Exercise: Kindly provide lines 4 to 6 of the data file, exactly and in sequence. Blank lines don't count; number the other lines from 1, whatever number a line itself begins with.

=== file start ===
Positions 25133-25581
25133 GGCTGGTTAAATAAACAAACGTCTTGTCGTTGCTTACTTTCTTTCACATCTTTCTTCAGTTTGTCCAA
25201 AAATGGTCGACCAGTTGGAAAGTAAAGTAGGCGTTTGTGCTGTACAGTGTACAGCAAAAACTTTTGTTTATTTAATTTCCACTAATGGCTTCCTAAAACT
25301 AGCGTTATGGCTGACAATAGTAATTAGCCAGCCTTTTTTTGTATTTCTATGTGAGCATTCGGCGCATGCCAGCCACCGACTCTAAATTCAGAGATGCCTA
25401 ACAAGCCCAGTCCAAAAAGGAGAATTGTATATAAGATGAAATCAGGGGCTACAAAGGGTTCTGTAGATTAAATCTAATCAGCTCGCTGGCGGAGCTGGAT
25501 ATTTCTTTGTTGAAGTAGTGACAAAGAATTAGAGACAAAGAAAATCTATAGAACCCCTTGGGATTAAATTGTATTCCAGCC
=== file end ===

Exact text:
25301 AGCGTTATGGCTGACAATAGTAATTAGCCAGCCTTTTTTTGTATTTCTATGTGAGCATTCGGCGCATGCCAGCCACCGACTCTAAATTCAGAGATGCCTA
25401 ACAAGCCCAGTCCAAAAAGGAGAATTGTATATAAGATGAAATCAGGGGCTACAAAGGGTTCTGTAGATTAAATCTAATCAGCTCGCTGGCGGAGCTGGAT
25501 ATTTCTTTGTTGAAGTAGTGACAAAGAATTAGAGACAAAGAAAATCTATAGAACCCCTTGGGATTAAATTGTATTCCAGCC